Doing the right thing regardless of the EU

October 21, 2008 10:14 AM

Cameron and Osborne's latest announcement on the economic crisis is a good start, but they must still go further for it to be of meaningful benefit. The idea is to offer small businesses a VAT deferral, allowing them to pay their VAT six months later than expected. Some have assumed this is six months off paying VAT, but it isn't - small businesses will still pay the same, they'll just pay it in April rather than November.


Any respite is, of course welcome, but this doesn't even in the medium term mean firms will pay less tax. They still face the same burdens, and there is no real prospect of the economic crisis having just blown over in six months time. A VAT cut, and/or serious reductions in other taxes would are needed to keep businesses afloat, keep people in work and bolster the economy. The seven point "Backing British Business" manifesto launched today by The Sun contains several of the more radical steps that businesses need sooner rather than later. It's urgent that we offer swingeing reductions in company tax burdens - not just the same burden in a few months time.


Over at the Spectator Coffee House, Fraser Nelson raises another interesting angle of the VAT issue. As VAT changes can only be introduced with unanimous agreement of all member states at EU level, can Cameron really do this if he is elected? The answer is that of course he can - the EU may not like it, but a democratically elected Government of the UK has the final power to control our affairs.


Furthermore, if he was to go ahead and provide tax cuts regardless of what the EU thinks, does anyone really think that it would be strategically or electorally damaging? In an economic crisis, people want tax cuts to help the economy and they'd rather see their Government bring them in in defiance of the EU than knuckle down and let the EU refuse to let us do what's needed to help the economy.


A VAT holiday is a good start, but let's have corporation tax cuts, VAT reductions and a simplification of the arduous rules businesses have to obey. If the EU don't like any of that, I'd hope any Government would do what was best for Britain regardless of how many hurt feelings there might be in Brussels.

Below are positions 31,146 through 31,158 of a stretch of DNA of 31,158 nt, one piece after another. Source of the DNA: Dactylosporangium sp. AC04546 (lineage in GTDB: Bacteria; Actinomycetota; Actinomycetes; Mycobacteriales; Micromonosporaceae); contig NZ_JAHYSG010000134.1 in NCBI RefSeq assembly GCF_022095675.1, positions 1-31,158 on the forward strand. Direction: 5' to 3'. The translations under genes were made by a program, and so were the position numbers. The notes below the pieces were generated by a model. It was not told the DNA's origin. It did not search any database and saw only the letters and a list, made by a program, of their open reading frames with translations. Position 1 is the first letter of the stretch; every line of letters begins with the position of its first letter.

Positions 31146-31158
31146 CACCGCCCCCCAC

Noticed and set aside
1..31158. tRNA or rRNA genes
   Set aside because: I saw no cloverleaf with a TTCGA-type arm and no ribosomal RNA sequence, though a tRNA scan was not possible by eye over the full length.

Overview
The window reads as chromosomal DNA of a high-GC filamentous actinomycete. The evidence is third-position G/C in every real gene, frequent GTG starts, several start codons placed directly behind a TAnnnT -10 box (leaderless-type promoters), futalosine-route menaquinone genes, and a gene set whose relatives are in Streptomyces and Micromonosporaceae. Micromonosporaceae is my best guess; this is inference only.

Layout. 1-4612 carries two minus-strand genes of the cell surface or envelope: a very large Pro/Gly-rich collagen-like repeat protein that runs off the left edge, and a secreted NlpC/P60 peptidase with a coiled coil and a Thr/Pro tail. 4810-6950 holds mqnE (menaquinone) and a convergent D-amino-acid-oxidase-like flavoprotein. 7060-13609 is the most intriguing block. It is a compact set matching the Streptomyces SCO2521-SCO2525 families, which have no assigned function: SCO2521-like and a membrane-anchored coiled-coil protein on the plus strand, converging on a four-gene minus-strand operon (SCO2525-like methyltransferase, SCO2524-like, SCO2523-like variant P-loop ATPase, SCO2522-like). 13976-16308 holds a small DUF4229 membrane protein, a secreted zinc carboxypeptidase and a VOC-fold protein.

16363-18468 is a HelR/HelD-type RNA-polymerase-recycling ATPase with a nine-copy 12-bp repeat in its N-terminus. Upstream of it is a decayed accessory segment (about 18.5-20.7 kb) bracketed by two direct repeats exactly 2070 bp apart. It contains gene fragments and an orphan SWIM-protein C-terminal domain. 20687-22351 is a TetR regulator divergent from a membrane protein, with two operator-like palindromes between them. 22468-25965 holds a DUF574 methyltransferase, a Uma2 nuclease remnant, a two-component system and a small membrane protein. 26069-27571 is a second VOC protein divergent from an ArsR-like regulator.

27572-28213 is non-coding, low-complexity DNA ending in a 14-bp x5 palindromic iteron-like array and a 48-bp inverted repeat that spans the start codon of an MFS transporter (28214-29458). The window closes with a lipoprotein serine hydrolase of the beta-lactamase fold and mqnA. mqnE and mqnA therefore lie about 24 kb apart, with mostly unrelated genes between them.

Cameron and Osborne's latest announcement on the economic crisis is a good start, but they must still go further for it to be of meaningful benefit. The idea is to offer small businesses a VAT deferral, allowing them to pay their VAT six months later than expected. Some have assumed this is six months off paying VAT, but it isn't - small businesses will still pay the same, they'll just pay it in April rather than November.


Any respite is, of course welcome, but this doesn't even in the medium term mean firms will pay less tax. They still face the same burdens, and there is no real prospect of the economic crisis having just blown over in six months time. A VAT cut, and/or serious reductions in other taxes would are needed to keep businesses afloat, keep people in work and bolster the economy. The seven point "Backing British Business" manifesto launched today by The Sun contains several of the more radical steps that businesses need sooner rather than later. It's urgent that we offer swingeing reductions in company tax burdens - not just the same burden in a few months time.


Over at the Spectator Coffee House, Fraser Nelson raises another interesting angle of the VAT issue. As VAT changes can only be introduced with unanimous agreement of all member states at EU level, can Cameron really do this if he is elected? The answer is that of course he can - the EU may not like it, but a democratically elected Government of the UK has the final power to control our affairs.


Furthermore, if he was to go ahead and provide tax cuts regardless of what the EU thinks, does anyone really think that it would be strategically or electorally damaging? In an economic crisis, people want tax cuts to help the economy and they'd rather see their Government bring them in in defiance of the EU than knuckle down and let the EU refuse to let us do what's needed to help the economy.


A VAT holiday is a good start, but let's have corporation tax cuts, VAT reductions and a simplification of the arduous rules businesses have to obey. If the EU don't like any of that, I'd hope any Government would do what was best for Britain regardless of how many hurt feelings there might be in Brussels.

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